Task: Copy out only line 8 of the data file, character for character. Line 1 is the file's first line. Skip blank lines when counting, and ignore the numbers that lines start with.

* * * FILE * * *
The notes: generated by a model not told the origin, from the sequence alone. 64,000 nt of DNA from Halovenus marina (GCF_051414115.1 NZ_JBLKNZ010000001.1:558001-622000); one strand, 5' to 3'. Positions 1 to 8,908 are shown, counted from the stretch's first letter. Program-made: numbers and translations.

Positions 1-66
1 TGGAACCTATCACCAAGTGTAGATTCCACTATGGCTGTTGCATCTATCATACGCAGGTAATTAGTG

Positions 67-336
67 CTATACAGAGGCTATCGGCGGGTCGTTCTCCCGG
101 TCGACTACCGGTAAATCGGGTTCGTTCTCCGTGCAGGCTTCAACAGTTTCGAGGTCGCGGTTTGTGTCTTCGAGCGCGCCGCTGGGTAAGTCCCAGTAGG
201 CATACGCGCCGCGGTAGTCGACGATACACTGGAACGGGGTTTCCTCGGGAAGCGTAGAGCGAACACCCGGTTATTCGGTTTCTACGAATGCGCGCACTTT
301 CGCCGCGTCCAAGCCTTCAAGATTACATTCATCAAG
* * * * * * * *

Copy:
301 CGCCGCGTCCAAGCCTTCAAGATTACATTCATCAAG